Maybe as he cast his eyes around the Temple, he took note of the tables and booths of the merchants set up in the courtyard. The market place where sacrificial animals could be purchased and currency could be exchanged. He would be back the next day to run them out of the Temple, driving out their animals and scattering their money all over the floor. Perhaps even then he could feel his anger begin to rise within him. He would have to do something about it…But that would be tomorrow—not today…
As he stood there preparing to leave with his disciples to go to Bethany for the night, maybe his heart became heavy. He knew that this was not the way it was supposed to be. The Temple was supposed to be a shining light—a shining light for all the nations. Didn’t the Psalmist say something about how God would bring salvation to all the nations of the earth and that all the nations would praise the Lord and sing for joy?6 Our Lord had to have silently wondered to himself, “When did things get so turned around? How did things go so wrong?” It had to have broken our Lord’s heart…
Palm Sunday is kind of a two edged-sword in the church calendar. On the one hand, it is a celebration as Jesus enters into the Jerusalem to the acclaim of the people. It is a festive occasion with special rituals like processions and decorations. There are songs that are sung usually only on this Sunday of the year. (I’ve actually had one person in a former church tell me that it just wasn’t Palm Sunday if she didn’t have the opportunity to sing “All Glory, Laud, and Honor” that day. I tend to agree with her…)
But there is also a dark side to Palm Sunday—for it is the beginning of Holy Week. By the end of the week, our Lord would be betrayed by one of his closest friends. He would be arrested and run through a sham of a trial. And after that miscarriage of justice, he would be beaten, led outside the city gate, and made to endure the humiliation and unspeakable anguish in body and soul by being crucified. He would hear the very same voices that today shout, “Blessed is he who comes in the name of the Lord!” change their tune and shout out “Crucify him! Crucify him.” He was utterly abandoned by everyone he knew and loved—even his heavenly Father turned his back on him. There were no deeper depths to which our Lord Jesus could descend. And then when it was all over, he would be laid in a stone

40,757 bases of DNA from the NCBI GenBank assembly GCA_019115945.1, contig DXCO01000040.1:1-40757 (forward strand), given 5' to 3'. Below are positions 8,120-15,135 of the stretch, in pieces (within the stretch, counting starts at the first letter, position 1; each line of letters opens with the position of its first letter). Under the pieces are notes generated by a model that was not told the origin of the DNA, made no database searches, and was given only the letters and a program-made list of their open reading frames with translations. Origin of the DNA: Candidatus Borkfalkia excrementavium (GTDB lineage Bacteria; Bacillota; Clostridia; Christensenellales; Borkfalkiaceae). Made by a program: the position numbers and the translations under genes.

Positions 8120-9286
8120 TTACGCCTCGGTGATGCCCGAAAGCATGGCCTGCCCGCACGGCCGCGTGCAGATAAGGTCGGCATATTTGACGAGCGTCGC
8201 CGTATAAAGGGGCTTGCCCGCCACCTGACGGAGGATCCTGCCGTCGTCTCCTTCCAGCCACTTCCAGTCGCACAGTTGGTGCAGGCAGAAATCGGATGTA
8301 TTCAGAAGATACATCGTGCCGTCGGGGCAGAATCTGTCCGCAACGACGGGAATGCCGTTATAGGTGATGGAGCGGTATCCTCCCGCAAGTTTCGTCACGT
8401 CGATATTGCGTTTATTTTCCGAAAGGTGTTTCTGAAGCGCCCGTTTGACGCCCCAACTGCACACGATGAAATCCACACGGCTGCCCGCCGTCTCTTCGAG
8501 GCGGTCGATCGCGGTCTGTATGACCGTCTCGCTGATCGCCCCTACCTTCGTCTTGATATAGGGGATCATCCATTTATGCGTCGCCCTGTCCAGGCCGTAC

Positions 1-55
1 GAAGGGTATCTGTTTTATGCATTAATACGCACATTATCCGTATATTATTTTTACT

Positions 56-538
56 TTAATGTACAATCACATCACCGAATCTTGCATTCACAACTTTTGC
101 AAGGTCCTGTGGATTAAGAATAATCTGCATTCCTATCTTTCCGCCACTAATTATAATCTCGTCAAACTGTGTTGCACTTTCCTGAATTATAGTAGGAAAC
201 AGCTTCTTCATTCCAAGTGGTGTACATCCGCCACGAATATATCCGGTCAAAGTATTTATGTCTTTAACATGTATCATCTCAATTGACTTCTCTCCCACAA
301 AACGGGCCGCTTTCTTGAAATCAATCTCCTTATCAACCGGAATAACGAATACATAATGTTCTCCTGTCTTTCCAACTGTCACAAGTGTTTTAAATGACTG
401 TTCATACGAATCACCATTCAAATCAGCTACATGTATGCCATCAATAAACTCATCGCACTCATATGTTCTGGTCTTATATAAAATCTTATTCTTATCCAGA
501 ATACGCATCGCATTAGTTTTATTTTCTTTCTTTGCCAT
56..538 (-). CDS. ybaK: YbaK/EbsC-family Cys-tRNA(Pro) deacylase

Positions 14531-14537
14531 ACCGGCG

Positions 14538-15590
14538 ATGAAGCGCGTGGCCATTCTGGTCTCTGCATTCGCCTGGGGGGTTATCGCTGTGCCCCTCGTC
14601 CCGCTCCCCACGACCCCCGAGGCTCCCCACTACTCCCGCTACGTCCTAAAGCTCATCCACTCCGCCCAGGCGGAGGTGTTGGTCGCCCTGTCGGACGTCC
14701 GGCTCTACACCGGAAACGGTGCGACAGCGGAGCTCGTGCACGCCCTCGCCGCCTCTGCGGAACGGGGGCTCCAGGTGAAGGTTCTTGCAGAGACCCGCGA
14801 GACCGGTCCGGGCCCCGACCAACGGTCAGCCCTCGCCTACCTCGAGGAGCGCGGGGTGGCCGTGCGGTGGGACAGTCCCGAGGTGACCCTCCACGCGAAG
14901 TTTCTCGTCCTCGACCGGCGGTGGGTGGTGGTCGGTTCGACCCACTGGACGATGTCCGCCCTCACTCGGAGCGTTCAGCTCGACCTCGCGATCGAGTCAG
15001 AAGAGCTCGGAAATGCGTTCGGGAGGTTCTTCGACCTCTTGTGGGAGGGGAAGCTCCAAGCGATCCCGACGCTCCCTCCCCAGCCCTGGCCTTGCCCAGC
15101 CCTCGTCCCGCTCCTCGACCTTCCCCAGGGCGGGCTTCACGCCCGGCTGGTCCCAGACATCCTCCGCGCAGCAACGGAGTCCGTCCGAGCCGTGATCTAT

5 See John 2:23.
6 One example of many that could be cited is Psalm 67.
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cold tomb. All the dreams, all the hopes, all of the expectations of the coming Kingdom of God seemed to be buried right in there with him.
In the inscrutable wisdom of God, it had to be that way. Jesus was not caught off-guard by the reactions to him and his teaching. He was fully aware of what he was getting into when he entered the city. Yet he faced it unflinchingly…
20th Century Baptist minister Clarence Jordan probably summed up the situation with our Lord as well as anyone ever has. He wrote, “It was God’s will that His Son should be on this earth [and] that he should be in a crucifiable situation. I think the kind of life that he lived was inevitably a life lived in the shadow of crucifixion. It was a life in such tension with the world—it was in mortal combat with the world—that either the world had to die or Jesus had to die. It was a fight to the death.”7
“A life in tension with the world.” Jesus struck blows against the empire—blows against the things that the people in his day—and still in our day—hold dear. Things like political authority, religious respectability and even the democracy of the crowd that voted to do away with him. And he calls all of it a sham in the light of his teaching and his death. The story of Holy Week is a grim portrait of who we are. He was deserving of our best—and he received our worst.
But hold on…Sunday’s coming…
Let us pray:
O Lord, hear our prayer. As we begin Holy Week, we are filled with the knowledge of its mystery. As we approach Good Friday and all of its horrors, we are humbled by the lengths to which You would go in seeking us and bringing us back to You. Help us not to be blind. Help us that we may see more clearly how we often neglect to heed the voice of Jesus—and thus crucify him anew in our lives. Draw us close this week that we may receive a deeper understanding of what Palm Sunday truly means—and what the cross of Calvary really means…
To God alone be the glory! Amen.